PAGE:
Education proclaims noble aspirations that independent schools tend to characterize in values language: equity, community, inclusion, and justice, and I believe that most educators are very sincerely committed to these values. Alas, however, we have inherited a system in which rankings, ratings, scores, honors, and awards are endemic and where their presence in a school’s practice is often a signal that the school values “rigor.” Some believe that these recognitions are motivating to students.
And we record these plaudits and include them on things like applications and transcripts, creating distinctions when, say, two students from one school are applying to the same college or next school. One has the little award notation, and one does not. Even if the reader has no idea what the award actually represents, it will likely shine like a little gold star on the record and have its influence.
Each of the brick-and-mortar schools where I worked distributed awards on one fine day just before graduation. Some of these awards were obvious in their intent and purpose, but many—the Class of 1897 Character Award or the Algernon Percival IV Award or the Ivy League Book Award—were mainly, it would seem, more intended to honor the original donor or someone from the distant past than to encapsulate some meaningful value, even if the citation read at the ceremony was laced with value-laden words.
In the last of these schools, we saw and felt the disconnect and took to heart the disappointment of students. A look into award-winner demographics over a few years demonstrated that the school’s strategic priorities around equity and inclusion were not playing out in the distribution of awards, including the “honor society” to which the school belonged and to which the school could only admit a defined percentage of students in each class. Something needed to be done to try to bring what we did into alignment with what we said.
A small committee was formed—diverse in all possible ways including experience level—and we began to do research and brainstorm ideas. It was clear that the awards concept was too deeply embedded in the school’s traditions and culture to be eliminated entirely.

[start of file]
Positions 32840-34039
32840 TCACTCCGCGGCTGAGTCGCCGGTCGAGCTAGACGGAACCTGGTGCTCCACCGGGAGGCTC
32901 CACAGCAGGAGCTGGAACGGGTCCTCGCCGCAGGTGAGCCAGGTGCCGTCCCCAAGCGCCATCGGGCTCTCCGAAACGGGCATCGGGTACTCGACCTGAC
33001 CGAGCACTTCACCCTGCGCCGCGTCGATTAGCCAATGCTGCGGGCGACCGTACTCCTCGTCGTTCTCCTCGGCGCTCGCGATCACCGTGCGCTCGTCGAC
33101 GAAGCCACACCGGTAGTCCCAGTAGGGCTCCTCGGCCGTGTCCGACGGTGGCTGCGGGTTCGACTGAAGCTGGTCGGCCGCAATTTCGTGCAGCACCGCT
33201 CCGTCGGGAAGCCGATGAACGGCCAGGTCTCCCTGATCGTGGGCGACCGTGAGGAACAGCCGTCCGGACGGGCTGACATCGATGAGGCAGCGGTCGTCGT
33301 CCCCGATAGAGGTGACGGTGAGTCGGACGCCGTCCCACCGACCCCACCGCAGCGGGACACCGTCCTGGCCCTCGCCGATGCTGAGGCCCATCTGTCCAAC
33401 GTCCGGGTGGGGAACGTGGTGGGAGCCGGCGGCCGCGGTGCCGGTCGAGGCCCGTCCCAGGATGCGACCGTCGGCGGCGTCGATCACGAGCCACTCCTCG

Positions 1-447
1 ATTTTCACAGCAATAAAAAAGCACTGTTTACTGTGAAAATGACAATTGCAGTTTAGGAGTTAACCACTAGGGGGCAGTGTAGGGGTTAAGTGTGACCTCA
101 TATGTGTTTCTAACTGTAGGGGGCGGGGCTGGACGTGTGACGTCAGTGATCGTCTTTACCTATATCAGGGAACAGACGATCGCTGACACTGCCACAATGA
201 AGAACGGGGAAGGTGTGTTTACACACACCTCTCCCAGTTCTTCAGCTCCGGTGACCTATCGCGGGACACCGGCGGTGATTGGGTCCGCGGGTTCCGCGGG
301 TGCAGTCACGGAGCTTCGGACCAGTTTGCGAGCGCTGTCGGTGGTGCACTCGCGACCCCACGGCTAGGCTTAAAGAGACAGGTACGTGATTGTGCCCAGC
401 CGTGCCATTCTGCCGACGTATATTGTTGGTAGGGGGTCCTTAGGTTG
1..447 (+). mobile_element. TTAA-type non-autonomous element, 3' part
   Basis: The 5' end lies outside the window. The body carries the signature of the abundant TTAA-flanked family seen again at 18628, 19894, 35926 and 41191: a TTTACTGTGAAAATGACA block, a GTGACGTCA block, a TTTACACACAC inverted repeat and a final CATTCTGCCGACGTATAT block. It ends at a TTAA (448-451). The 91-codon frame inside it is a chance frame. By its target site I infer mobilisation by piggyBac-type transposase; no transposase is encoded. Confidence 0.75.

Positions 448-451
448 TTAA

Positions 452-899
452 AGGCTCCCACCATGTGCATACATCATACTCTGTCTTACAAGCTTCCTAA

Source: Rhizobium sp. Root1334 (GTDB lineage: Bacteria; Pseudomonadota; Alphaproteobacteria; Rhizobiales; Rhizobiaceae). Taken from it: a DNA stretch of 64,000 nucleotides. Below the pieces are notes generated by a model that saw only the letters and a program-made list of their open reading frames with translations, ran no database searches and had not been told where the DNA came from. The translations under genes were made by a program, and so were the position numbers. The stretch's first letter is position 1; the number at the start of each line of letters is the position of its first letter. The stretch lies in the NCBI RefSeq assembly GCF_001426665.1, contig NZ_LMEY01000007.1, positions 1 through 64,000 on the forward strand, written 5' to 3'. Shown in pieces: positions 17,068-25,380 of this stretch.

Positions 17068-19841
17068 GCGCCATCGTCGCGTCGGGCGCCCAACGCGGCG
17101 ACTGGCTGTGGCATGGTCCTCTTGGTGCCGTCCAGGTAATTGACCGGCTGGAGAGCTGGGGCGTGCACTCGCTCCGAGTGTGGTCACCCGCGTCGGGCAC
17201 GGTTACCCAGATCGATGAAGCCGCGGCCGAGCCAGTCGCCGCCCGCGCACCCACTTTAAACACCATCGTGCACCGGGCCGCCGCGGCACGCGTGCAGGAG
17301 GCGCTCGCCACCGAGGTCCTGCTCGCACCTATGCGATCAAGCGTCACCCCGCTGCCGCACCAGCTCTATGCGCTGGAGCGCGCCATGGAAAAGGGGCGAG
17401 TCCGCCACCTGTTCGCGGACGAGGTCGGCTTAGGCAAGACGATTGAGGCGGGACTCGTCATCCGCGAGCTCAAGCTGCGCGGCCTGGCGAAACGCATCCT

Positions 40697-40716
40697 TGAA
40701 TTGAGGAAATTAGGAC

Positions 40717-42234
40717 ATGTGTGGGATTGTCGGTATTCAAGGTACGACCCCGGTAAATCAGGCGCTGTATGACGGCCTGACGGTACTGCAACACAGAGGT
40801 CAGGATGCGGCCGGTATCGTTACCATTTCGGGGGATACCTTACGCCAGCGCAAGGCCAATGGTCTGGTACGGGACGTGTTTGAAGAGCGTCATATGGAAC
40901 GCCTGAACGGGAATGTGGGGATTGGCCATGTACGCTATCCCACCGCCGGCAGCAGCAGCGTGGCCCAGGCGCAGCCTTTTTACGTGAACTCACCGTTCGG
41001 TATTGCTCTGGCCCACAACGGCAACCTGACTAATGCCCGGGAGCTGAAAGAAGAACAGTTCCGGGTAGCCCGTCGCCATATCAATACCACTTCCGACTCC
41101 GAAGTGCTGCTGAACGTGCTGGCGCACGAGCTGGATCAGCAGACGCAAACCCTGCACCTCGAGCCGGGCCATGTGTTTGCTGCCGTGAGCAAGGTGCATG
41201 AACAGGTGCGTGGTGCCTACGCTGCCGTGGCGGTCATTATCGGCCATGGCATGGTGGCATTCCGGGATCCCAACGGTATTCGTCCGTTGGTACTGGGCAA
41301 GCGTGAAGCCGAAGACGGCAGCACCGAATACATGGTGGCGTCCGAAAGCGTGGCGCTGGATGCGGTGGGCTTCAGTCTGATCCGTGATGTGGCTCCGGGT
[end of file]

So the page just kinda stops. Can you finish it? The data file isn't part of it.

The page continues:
We started with a confidential survey to students, asking 1) what students thought about the scope and perceived purpose of existing awards (“Meh”), 2) whether students thought these awards had any relation to the school’s values (“Maybe some”), and 3) whether students found them motivating (“A hard NO”). We even asked which awards should be scrapped or added.
We listened. First to go were the college-named book awards. These were, it seemed, not only just rather fluffy but had been instigated as product placements for the colleges. And they confused people: If you won the Ivy League Book Award as a sophomore, doesn’t that mean that you will automatically get into Ivy League, maybe with a scholarship? Well, no. Fare thee well.
In the end most of the old awards regime was tossed and three new “major” awards were instituted at each upper school grade level.
The first was for “students who have contributed in positive ways to life at [the school]” and have “shared the gift of their own passions and values” and “demonstrated a consistent willingness to take responsibility for enhancing the quality and meaning of membership in the school community.”
The second recognized students “who have demonstrated outstanding intellectual curiosity and engagement … and a deep respect for the collaborative and communal nature of learning. These students have shown exemplary quality in their own work and exemplary spirit and values as members of a learning community.”
The third was awarded to “students whose efforts in all areas of academic life have been exemplary” and “have demonstrated their understanding of the principle that education is an endeavor worthy of sustained commitment.”
Service to the school community, academic achievement, and hard work—these mirrored what both students and faculty had identified as meritorious, and they echoed both the school’s mission and its venerable motto. No handcuffing criteria, and awards at each level were to be discussed and voted on by all the teachers involved with that grade. Multiple winners were welcome.
The school also made a point, when the honor society inductions were announced, to include a somewhat lengthy (and possibly tedious) definition of the society’s published criteria for selection. Whether the school would remain a part of the society was an open topic. And the awards concept in general remains an active conversation—along with things like traditional grades. The unexamined award, we determined, is very definitely not worth giving.
A final note. One year at the awards ceremony the student council president rose to announce the initiation of a council-voted award for a teacher. The first recipient was to be the teacher for whom the award would be forever named. The mortified teacher, taking the engraved silver bowl, mumbled, “I really should be dead before this kind of thing happens,” and remained embarrassed throughout their career whenever the annual winner was announced. Sometimes winning can be as difficult as being lumped among those who did not win.
And consider this: If only winners are named, is it so strange that some who are not named might feel a bit like losers? Is that what we want?
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Brad Rathgeber (he/him/his)